There’s nothing quite like the feeling of a fresh new series.
There’s a sense of reassurance in the new series stretching out before you. The knowledge that you won’t be out on the hunt for a new series again for a while alleviates the malaise of living. While it’s on anyway.
Between series’, we are rudderless, disorientated. If you watch as a couple the relationship can become destabilised.
Harmony snuffed out as night after night you “try” a new series only to fall at the first boring 10 minutes and realise, once again, that even prestige telly can let you down.
The toll these in between times can have on a relationship is immeasurable. As you both drift through the internet hacking at the coalface of “Something Good To Watch”, animosity can grow. Especially when one believes they have found the perfect thing. And the other just wants to rewatch the whole of The Sopranos (again).
An added stress comes when there’s a difference of opinion regarding genre. My go-to genre is horror and I recognise that horror may not be for everyone. But everyone didn’t marry me. And the person who did marry me, married me for better or worse. And what I like to watch is the worst.
Right now, at Halloween, I am in my element — as you can imagine. Everyone is spooky and my tastes don’t seem perverse in the slightest.
When I was younger reading The Exorcist under the table in Irish class, I felt out of step but right now, there’s never been a better time to be a horror obsessive. Netflix is awash with gore and more and true crime has hit the mainstream.
People are revealing their grim appetites and feeling less alone in their dark Google search histories. It’s 2021! Everyone is on a watchlist of some description. If you’re not, you’re probably not doing the internet right. Or maybe you’re... ya know... well adjusted.
A few weeks ago, I hit upon a novel approach to try to coerce my husband into watching what I wanted, and it backfired in a spectacularly left-field way that I could never have anticipated. It began with me selecting a sufficiently harrowing, horrifying and hellish dramatisation of a true crime.
I didn’t prepare him, I simply said: “Don’t think of it as trawling the annals of the worst things human beings have ever done to each other, think of it as a dose of perspective. A healthy reminder that the low-grade crap we’re moaning about is not that bad.”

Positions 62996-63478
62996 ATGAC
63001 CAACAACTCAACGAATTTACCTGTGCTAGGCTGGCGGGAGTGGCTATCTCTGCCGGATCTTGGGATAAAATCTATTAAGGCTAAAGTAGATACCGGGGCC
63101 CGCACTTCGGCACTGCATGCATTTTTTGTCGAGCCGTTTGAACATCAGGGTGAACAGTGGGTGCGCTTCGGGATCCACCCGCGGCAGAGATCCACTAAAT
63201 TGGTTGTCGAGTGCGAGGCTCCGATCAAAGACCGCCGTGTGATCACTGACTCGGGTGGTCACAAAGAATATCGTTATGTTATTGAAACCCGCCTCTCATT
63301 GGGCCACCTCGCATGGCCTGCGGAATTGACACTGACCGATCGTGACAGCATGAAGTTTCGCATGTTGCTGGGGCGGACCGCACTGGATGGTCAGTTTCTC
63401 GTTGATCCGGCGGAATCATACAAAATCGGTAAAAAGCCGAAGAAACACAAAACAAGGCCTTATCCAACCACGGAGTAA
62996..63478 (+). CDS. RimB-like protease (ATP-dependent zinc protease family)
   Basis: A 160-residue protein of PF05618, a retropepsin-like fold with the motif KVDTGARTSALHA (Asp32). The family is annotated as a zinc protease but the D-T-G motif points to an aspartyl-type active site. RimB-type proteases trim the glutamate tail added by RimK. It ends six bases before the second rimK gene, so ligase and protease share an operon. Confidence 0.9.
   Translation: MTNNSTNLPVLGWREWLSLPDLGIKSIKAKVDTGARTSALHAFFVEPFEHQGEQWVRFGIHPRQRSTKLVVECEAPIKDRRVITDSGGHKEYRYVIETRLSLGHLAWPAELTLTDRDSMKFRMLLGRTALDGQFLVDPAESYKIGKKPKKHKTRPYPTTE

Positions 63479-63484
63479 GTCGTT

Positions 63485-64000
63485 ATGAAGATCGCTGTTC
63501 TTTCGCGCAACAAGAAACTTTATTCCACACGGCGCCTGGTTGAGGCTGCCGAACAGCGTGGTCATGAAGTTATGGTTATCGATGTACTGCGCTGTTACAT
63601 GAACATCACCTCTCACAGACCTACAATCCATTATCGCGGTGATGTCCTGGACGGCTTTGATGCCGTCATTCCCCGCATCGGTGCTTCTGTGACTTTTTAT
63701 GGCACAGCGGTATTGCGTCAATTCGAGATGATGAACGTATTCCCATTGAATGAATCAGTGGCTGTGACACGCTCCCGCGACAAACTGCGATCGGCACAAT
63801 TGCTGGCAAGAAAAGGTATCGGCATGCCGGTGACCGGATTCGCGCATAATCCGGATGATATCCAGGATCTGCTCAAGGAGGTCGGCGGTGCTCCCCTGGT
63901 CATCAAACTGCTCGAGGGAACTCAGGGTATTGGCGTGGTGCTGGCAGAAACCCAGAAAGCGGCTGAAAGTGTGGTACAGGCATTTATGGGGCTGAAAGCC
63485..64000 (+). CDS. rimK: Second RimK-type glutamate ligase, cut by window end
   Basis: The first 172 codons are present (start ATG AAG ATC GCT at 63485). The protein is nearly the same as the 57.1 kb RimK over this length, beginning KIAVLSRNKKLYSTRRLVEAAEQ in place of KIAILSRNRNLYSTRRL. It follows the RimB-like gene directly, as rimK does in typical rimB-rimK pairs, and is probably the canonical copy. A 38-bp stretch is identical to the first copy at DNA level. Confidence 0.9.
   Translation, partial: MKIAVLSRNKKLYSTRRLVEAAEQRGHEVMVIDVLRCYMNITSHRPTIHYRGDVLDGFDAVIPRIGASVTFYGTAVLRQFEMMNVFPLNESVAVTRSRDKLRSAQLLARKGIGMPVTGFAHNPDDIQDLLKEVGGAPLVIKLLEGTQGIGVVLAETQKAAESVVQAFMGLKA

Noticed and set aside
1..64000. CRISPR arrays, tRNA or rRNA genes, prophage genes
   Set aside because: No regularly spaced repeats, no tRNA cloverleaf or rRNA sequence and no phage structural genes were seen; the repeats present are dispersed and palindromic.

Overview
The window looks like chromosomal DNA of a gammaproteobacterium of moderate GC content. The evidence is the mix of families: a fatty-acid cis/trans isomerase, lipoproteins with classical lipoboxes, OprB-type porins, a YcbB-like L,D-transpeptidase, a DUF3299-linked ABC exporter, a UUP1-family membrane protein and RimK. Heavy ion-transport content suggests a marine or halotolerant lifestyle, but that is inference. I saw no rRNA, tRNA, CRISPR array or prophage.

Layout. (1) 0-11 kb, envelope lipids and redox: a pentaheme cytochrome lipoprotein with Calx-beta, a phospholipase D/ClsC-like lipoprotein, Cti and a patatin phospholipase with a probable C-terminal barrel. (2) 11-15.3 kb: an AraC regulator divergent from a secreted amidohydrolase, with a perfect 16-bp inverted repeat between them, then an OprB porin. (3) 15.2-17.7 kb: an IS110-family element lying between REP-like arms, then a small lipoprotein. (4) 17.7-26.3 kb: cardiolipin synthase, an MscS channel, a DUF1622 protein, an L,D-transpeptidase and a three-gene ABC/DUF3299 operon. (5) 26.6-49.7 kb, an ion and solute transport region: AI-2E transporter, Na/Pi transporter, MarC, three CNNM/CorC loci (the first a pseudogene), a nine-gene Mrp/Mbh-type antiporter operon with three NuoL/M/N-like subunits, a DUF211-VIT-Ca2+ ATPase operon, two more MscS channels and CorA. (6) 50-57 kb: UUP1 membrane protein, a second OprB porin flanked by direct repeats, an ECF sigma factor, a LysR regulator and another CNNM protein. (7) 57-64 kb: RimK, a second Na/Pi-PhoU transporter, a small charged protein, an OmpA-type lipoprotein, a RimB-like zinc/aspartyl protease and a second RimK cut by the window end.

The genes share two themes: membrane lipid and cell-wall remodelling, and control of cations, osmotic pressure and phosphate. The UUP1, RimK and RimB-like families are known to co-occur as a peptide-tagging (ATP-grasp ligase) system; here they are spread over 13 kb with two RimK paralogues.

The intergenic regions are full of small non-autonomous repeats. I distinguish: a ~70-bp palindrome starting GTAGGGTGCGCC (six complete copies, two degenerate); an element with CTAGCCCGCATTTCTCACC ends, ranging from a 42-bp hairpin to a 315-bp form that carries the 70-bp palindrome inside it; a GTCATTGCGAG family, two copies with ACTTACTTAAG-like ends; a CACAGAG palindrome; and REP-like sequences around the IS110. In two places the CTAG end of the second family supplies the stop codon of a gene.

Appropriate Adult is a drama about the police investigation into the crimes of Fred and Rosemary West. I introduced the series with: “Tonight... in ‘Things Could Be Worse’.” It was, thank god, not a gratuitous deep dive into the more grotesque aspects of the story though it, of course, was deeply disturbing.
It did boast compelling performances by Emily Mortimer and Dominic West (no relation) which helped my husband last all the way to the end. He even admitted it was good. If “good” is the word.
It was a win of sorts, he’s making an effort though it’s no romantic rewatch of The Texas Chainsaw Massacre together. He still won’t be supporting or taking part in my customary Christmas horror marathon. Or the annual Valentine’s Day viewing of The Shining. Yes, obviously I do watch horror movies for Halloween but horror is for life not just for Halloween.
“Why are you like this?” My husband asks when my earphones disconnect and the gruesome podcast I’m listening to momentarily plays out loud in the room. The bedroom to be specific. In the middle of the night, lulling me to sleep.
His question did get me thinking, “Why am I like this?” Why are horrific things my go-to comfort content?
I like interrogating the strange bad things that people do. I feel I am gathering intel to stave off such horrors from taking place in my life. But more than these things, it’s about being immersed in something terrible and then surfacing into your real, safe unremarkable reality that gives you a fresh appreciation for your own life.
How, you may be wondering, did demanding the husband watch Appropriate Adult backfire on me?
Well, he’s developed his own line on the “Things Could Be Worse” front. Now in response to our every low-grade marital squabble, his comeback is to remind me how lucky I am that he’s not Fred West. That is one low bar.